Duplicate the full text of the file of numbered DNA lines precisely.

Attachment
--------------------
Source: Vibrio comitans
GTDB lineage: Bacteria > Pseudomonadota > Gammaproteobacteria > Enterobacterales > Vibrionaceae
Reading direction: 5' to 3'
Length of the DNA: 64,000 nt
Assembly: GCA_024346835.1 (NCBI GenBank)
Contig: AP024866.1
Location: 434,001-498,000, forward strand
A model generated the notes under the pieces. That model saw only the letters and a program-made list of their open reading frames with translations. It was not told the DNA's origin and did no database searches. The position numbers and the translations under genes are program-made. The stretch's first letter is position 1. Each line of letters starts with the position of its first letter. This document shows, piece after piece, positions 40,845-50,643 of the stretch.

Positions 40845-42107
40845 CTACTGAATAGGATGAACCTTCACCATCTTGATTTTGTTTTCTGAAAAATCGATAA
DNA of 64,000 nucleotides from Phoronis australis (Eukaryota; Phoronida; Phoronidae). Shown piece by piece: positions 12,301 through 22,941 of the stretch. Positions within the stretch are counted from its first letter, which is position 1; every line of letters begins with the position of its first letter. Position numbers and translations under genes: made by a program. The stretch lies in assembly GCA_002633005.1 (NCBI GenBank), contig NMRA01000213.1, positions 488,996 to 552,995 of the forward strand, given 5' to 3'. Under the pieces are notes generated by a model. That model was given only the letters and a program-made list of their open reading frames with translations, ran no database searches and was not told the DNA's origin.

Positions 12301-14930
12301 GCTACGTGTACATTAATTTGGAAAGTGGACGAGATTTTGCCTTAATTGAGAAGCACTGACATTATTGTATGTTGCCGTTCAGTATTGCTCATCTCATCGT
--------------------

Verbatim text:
Source: Vibrio comitans
GTDB lineage: Bacteria > Pseudomonadota > Gammaproteobacteria > Enterobacterales > Vibrionaceae
Reading direction: 5' to 3'
Length of the DNA: 64,000 nt
Assembly: GCA_024346835.1 (NCBI GenBank)
Contig: AP024866.1
Location: 434,001-498,000, forward strand
A model generated the notes under the pieces. That model saw only the letters and a program-made list of their open reading frames with translations. It was not told the DNA's origin and did no database searches. The position numbers and the translations under genes are program-made. The stretch's first letter is position 1. Each line of letters starts with the position of its first letter. This document shows, piece after piece, positions 40,845-50,643 of the stretch.

Positions 40845-42107
40845 CTACTGAATAGGATGAACCTTCACCATCTTGATTTTGTTTTCTGAAAAATCGATAA
DNA of 64,000 nucleotides from Phoronis australis (Eukaryota; Phoronida; Phoronidae). Shown piece by piece: positions 12,301 through 22,941 of the stretch. Positions within the stretch are counted from its first letter, which is position 1; every line of letters begins with the position of its first letter. Position numbers and translations under genes: made by a program. The stretch lies in assembly GCA_002633005.1 (NCBI GenBank), contig NMRA01000213.1, positions 488,996 to 552,995 of the forward strand, given 5' to 3'. Under the pieces are notes generated by a model. That model was given only the letters and a program-made list of their open reading frames with translations, ran no database searches and was not told the DNA's origin.

Positions 12301-14930
12301 GCTACGTGTACATTAATTTGGAAAGTGGACGAGATTTTGCCTTAATTGAGAAGCACTGACATTATTGTATGTTGCCGTTCAGTATTGCTCATCTCATCGT